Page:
Co-operative Modelling and "Ascriptive Science"

The approach that Moldoveanu is proposing, however, is much different. Calling it "Ascriptive Science", his approach is a co-operative, live exercise in modelling human ways of being, through ongoing interaction between the modeller and the person being modelled.


Here are three ways in which this model is different:

(1) Modelling human behaviour, thoughts, and feelings is an interactive process between the modeller and the modelled. In a way, we're back to the idea of Customer Co-creation: the individual whose behaviour is being modelled is available to the modeller for questioning, deliberation, debate, and even confrontation; and the modeller will often need to use this opportunity for dialogue in order to better understand the behaviour of the modelled. In fact, the ongoing feedback cycle between the modelled and the modeller can lead to the production of new behaviour and new models to investigate.

(2) It treats the modelling languages and framework that it's working from as fundamentally unfinished and the modelling enterprise as an iteratively and self-correcting activity. Once again, we're back to the idea of Kaizen - of continuous improvement based on ongoing feedback. The model is no longer static, but a living, changing, evolving organism.

(3) It changes the subject being modelled. The models emerge as an interventional device and not merely a representational one. They can question the modeller, help to define the model, and even change their own behaviour in response to it. They aren't behind a one-way mirror - they're in the same room.


This approach, although some may see it as messy, ends up freeing the modeller to be more flexible in how they approach the process of modelling behaviour. The modeller is now free to:

  • Create models that answer the specific kind of questions they’re interested in
  • Interact with the subjects of the model
  • Force them into answering certain kinds of questions
  • Induce them to interpret themselves, to elaborate, and alter their behaviour

Unlike in the "Old Science", the modeller must deal with individuals in the present - the here and now, whose here-and-now predictions matter, and matter a lot. Experimenting, interrogating, training, and calling the modelled to task are all part of the process of Co-operative Modelling. The modeller says to the person being modelled, "help me understand".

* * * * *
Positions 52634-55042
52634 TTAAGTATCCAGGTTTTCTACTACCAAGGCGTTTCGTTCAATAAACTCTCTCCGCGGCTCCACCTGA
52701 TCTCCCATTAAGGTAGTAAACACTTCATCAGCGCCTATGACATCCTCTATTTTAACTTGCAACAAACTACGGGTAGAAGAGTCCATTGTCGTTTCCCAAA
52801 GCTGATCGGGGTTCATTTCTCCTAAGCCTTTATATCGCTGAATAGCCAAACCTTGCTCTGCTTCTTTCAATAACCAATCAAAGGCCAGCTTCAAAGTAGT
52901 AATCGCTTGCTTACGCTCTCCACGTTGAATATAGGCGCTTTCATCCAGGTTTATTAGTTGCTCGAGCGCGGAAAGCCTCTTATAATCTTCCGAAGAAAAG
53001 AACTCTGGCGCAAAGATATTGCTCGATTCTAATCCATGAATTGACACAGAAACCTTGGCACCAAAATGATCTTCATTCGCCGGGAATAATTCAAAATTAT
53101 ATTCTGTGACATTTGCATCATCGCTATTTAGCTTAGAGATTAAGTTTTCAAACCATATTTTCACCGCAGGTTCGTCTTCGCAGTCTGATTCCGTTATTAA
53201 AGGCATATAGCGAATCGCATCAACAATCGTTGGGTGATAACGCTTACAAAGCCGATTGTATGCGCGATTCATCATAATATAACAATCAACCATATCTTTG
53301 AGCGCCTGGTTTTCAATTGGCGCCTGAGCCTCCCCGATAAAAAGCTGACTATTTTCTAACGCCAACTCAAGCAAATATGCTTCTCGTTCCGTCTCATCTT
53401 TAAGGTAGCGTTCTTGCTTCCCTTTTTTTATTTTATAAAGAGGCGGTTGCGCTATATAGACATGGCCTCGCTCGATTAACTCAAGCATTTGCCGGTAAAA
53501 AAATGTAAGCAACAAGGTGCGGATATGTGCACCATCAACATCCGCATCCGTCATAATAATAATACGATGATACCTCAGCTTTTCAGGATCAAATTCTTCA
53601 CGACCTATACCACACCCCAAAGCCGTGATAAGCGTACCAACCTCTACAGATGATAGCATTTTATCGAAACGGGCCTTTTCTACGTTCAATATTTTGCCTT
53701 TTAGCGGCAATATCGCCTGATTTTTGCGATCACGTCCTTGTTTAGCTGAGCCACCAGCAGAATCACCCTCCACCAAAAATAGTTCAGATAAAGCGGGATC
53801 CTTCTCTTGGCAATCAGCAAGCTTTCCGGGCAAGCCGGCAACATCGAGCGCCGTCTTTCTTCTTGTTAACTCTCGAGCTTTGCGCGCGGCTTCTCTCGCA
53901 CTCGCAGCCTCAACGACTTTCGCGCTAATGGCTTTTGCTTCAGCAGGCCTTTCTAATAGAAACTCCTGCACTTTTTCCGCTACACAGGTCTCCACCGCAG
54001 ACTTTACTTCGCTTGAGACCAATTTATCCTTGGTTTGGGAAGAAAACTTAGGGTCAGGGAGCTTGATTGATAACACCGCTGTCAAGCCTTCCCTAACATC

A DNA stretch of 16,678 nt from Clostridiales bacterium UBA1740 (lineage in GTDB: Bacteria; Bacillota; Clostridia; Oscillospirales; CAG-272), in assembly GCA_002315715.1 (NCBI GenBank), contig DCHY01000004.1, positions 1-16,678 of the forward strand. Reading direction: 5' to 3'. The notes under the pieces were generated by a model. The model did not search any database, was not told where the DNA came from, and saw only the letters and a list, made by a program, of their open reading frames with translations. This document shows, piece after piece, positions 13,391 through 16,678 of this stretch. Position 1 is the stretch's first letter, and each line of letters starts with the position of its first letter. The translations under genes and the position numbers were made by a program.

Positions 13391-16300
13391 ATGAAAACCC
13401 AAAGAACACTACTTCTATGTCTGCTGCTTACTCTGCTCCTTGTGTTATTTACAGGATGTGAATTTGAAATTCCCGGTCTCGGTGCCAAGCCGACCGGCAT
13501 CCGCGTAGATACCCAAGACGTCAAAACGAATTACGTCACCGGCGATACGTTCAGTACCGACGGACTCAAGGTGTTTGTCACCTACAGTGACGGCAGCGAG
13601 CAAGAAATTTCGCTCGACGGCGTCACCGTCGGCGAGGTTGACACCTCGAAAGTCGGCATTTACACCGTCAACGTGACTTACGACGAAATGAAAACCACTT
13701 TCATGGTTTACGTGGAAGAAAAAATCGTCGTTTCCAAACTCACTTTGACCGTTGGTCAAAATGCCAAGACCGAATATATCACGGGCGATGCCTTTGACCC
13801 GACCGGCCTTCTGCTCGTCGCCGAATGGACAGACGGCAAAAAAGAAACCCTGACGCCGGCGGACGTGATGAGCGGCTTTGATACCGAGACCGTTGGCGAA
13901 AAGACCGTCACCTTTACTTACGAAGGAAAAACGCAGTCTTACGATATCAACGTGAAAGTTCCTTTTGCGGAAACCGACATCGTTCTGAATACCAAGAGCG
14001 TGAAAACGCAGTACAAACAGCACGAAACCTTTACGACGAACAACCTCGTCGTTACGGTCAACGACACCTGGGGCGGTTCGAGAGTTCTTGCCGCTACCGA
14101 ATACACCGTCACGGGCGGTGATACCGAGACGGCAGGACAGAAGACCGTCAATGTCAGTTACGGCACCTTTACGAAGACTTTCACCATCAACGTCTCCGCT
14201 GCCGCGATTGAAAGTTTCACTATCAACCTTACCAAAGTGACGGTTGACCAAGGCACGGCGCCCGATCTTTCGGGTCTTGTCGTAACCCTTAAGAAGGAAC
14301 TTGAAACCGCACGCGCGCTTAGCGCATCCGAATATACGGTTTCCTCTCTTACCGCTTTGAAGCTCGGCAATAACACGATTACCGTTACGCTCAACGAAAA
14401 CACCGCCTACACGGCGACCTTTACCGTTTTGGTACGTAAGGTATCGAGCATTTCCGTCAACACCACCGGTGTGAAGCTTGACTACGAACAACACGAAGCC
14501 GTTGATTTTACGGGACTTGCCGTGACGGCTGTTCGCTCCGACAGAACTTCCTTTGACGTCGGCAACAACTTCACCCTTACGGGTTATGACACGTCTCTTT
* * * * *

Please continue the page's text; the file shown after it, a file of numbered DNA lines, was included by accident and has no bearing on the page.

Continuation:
This results in a type of scientist, the "Ascriptive Scientist", that is a hybrid of the three types of traditional scientists. Ascriptive Scientists draw on the core skills of each of the Speculators, Calculators, and Experimenters, and engage in the Normative, Descriptive, and Prescriptive behavioural sciences - all at the same time. As Moldoveanu explains it, "He speculates in that he uses and refines the basic distinctions made by Normative Science to put together structured models of behaviour, which he uses calculatively to make predictions about a subject’s behaviour and thinking, which he then tests by designing real-time experiments whose results he can then use to modify or fortify his speculative models."



Real-time experiments, customer co-creation, an iterative approach to developing new solutions - sound familiar? Yes, it's amazing how much the aspects of both  Lean Thinking and Design Thinking  are permeating every facet of both our lives and different industries - even behavioural science. The key takeaway from Moldoveanu's new approach - when you're looking to "model" your consumer's behaviour (that is, to understand, predict, and influence it), be open to doing it the co-operative, or Ascriptive way. Interact with the people whom you're modelling, involve them in the process of model-building, and be open to experimenting and testing that model as it evolves.

That's what it means when the modeller and modelled become a part of the model. Still tongue-tied?

No comments:

Post a Comment